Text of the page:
THE Random Manual Audit (RMA) showed that the Automated Election System (AES) has 99.60 percent accuracy especially in the presidential, vice presidential, congressional, gubernatorial, and mayoral races.

Henrietta de Villa, head of the RMA Team, said variance for the count in the presidential race was 0.49, vice presidential race 0.40, while the combined variance for the local posts was 0.37.

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Variance refers to the difference in the machine count and in the audit results conducted by teacher called by the poll body to examine the ballots. The RMA was conducted in 1,145 clustered precincts after the May 10 polls.

De Villa, who also chairs the Parish Pastoral Council for Responsible Voting (PPCRV), asked the Commission on Elections (Comelec) to prepare for the conduct of the next elections.

Among the recommendations of the RMA Team are the inclusion of the RMA in the budget for the elections; for the permanent setting of a standard number of precincts to be audited; more studies on the proper methodology to be used in the audit; better technical features on auditing in the voting machines; and a wider public information of the audit process.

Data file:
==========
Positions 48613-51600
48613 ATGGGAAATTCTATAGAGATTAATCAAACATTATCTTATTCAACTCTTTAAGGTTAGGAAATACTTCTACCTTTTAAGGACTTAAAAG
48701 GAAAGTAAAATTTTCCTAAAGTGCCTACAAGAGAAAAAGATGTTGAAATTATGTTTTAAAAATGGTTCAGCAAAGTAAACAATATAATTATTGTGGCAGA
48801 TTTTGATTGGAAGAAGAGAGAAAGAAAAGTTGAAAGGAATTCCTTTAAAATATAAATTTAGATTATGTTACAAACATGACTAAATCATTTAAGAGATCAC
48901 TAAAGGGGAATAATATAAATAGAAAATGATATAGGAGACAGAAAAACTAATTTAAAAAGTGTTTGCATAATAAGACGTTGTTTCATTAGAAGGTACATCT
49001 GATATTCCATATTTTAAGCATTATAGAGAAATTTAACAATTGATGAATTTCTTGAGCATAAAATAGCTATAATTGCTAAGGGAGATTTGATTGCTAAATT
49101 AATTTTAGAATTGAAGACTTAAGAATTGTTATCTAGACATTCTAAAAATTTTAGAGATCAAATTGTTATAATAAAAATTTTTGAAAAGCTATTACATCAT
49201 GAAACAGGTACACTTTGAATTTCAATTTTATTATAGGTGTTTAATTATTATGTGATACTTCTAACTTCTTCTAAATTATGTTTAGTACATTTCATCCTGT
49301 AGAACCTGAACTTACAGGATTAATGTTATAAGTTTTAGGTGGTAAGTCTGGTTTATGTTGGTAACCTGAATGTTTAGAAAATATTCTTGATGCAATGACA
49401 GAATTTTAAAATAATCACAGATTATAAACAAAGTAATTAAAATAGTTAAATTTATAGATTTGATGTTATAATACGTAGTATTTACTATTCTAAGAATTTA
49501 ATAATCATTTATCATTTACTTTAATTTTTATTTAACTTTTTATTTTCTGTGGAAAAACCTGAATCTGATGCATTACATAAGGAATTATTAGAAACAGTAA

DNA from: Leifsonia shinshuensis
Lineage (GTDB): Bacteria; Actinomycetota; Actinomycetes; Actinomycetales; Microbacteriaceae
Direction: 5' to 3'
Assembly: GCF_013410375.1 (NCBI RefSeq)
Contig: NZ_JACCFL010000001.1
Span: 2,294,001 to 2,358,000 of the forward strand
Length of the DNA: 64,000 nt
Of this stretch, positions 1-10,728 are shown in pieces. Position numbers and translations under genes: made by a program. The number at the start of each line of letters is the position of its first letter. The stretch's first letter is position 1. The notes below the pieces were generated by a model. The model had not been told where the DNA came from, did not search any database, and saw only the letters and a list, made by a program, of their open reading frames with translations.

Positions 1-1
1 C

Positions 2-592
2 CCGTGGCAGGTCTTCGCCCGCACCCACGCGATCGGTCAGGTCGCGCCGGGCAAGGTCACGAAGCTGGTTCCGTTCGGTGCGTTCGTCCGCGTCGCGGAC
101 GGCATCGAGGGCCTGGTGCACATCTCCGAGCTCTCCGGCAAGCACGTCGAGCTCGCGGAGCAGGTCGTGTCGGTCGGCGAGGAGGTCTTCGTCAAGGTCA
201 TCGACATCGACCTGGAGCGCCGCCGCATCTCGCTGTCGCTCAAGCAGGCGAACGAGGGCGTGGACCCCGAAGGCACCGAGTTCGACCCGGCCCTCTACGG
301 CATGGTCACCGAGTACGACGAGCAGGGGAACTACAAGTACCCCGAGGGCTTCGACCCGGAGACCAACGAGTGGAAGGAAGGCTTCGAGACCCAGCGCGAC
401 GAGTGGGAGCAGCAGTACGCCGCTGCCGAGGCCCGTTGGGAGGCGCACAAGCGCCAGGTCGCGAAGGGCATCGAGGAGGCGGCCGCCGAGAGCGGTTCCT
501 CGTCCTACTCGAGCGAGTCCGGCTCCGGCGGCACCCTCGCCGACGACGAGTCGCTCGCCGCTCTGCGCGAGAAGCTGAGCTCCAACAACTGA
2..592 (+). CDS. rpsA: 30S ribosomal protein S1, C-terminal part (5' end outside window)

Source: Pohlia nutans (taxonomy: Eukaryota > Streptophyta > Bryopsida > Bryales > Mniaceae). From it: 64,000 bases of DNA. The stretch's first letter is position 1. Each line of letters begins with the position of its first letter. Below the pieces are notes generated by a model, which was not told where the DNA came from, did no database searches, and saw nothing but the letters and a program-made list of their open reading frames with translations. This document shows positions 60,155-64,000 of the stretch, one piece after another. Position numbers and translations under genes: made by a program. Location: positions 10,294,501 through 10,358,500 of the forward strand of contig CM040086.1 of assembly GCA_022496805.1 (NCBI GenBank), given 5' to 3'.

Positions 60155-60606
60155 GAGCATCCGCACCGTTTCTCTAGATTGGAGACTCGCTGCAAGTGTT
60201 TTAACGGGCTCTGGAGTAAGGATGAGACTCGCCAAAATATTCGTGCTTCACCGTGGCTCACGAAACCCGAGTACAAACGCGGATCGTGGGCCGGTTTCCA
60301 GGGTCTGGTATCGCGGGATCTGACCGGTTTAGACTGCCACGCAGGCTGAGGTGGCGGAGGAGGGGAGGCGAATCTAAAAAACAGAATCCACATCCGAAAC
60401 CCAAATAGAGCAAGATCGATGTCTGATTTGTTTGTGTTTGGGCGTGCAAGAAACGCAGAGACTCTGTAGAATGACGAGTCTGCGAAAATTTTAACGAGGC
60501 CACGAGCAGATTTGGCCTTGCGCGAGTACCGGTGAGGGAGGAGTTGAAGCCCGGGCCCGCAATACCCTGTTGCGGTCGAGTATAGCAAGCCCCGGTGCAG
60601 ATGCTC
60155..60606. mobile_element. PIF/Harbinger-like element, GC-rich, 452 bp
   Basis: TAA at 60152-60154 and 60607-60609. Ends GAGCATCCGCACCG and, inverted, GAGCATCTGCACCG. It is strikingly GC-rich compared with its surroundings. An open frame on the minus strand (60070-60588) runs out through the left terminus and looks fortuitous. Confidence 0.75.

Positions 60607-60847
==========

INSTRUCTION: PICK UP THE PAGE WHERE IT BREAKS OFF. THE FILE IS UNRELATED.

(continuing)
The group also recommended the printing of an understandable RMA handbook, integration of auditor training in the regular training of Board of Election Inspector members, and the early designation of the members of the RMA-TWG.

"We would recommend that in the next AES, sana may longer time for preparation," De Villa said.

On the other hand, the RMA has boosted the confidence of the Comelec to further implement the AES.

"Automation is here to stay. As long as we have the money, we will automate," Comelec Chairman Jose Melo.

Melo also noted the high satisfaction rating received by the automated elections as reported by Social Weather Station (SWS) survey.

"I think the people, generally, will want to have automation. Hindi na tayo pwede magbalik pa sa manual," he said.

The SWS survey conducted on the June 25-28 revealed that 75 percent of the 1,200 respondents were satisfied with how the national and local elections were handled.

The result was a huge jump from the previous two elections in 2004 and 2007, wherein only 53 percent and 51 percent, respectively, of the survey participants expressed satisfaction with the polls. (FP/Sunnex)